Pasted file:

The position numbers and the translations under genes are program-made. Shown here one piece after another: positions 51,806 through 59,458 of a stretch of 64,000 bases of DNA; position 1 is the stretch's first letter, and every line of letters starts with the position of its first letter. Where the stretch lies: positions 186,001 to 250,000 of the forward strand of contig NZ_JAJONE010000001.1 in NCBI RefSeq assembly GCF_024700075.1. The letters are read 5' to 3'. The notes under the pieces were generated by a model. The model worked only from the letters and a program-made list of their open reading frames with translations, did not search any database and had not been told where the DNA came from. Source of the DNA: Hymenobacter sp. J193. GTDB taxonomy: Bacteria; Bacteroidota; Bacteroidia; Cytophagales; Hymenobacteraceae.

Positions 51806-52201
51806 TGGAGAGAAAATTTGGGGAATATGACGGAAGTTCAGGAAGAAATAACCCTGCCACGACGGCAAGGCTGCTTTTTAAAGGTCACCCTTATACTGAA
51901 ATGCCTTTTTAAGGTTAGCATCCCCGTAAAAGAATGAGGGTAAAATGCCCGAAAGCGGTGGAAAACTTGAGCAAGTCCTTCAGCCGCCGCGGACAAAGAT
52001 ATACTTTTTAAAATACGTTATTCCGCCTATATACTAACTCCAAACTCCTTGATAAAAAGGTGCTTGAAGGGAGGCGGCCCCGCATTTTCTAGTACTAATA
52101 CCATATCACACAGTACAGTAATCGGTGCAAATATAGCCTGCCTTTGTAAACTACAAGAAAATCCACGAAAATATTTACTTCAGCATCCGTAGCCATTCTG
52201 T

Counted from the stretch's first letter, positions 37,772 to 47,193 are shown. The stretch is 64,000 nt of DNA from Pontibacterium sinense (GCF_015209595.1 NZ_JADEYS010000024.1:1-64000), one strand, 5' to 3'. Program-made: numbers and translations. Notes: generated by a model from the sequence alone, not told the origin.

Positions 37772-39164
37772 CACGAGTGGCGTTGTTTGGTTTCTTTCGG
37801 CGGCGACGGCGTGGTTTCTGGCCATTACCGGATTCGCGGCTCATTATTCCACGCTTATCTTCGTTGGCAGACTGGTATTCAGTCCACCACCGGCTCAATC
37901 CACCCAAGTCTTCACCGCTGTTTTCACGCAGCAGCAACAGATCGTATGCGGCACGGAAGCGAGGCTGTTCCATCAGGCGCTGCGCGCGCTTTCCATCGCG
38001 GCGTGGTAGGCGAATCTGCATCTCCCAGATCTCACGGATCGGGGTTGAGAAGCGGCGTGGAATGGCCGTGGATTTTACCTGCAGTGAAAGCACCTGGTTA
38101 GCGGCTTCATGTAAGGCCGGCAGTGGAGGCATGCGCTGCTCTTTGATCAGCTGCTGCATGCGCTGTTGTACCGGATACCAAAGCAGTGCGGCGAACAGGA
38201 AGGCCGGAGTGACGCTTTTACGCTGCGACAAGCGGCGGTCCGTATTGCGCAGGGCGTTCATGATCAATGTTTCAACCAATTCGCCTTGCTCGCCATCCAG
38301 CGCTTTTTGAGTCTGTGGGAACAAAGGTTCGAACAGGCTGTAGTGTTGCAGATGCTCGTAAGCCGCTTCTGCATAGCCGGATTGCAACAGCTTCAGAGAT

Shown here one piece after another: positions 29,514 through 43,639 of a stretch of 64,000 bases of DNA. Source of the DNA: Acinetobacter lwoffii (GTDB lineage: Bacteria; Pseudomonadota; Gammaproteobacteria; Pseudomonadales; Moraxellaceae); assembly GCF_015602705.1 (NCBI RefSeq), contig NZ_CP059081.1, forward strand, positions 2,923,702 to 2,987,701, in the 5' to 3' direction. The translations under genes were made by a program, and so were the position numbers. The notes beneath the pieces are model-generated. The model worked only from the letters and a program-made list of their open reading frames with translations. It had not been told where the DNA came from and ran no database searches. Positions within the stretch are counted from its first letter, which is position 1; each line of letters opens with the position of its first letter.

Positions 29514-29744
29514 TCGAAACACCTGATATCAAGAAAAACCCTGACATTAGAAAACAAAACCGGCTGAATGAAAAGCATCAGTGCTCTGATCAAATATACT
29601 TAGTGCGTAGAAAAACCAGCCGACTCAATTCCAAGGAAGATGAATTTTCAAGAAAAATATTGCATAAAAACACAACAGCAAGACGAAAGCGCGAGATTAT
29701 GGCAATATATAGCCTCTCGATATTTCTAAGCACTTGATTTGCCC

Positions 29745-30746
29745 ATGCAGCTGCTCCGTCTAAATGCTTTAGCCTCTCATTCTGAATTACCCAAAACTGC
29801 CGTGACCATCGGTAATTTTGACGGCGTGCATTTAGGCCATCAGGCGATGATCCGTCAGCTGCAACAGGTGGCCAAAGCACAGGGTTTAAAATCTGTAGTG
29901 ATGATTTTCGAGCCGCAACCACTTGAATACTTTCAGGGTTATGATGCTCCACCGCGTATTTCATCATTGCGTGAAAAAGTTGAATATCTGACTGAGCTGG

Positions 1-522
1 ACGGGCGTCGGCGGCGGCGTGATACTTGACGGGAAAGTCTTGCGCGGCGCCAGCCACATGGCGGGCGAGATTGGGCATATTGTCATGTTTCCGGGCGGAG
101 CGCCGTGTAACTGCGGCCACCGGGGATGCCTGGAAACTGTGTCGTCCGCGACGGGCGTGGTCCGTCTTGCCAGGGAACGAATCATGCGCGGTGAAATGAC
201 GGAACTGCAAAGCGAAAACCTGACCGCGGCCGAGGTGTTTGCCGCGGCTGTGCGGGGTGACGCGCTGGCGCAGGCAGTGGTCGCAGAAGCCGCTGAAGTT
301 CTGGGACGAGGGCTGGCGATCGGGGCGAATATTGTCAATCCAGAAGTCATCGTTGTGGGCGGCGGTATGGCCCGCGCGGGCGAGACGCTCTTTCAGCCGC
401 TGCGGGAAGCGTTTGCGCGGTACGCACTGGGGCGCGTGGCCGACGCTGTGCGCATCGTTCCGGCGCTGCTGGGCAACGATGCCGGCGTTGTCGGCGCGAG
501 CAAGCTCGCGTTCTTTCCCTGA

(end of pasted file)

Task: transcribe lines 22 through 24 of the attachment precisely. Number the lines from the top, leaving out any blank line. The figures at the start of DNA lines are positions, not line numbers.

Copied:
Positions 29745-30746
29745 ATGCAGCTGCTCCGTCTAAATGCTTTAGCCTCTCATTCTGAATTACCCAAAACTGC
29801 CGTGACCATCGGTAATTTTGACGGCGTGCATTTAGGCCATCAGGCGATGATCCGTCAGCTGCAACAGGTGGCCAAAGCACAGGGTTTAAAATCTGTAGTG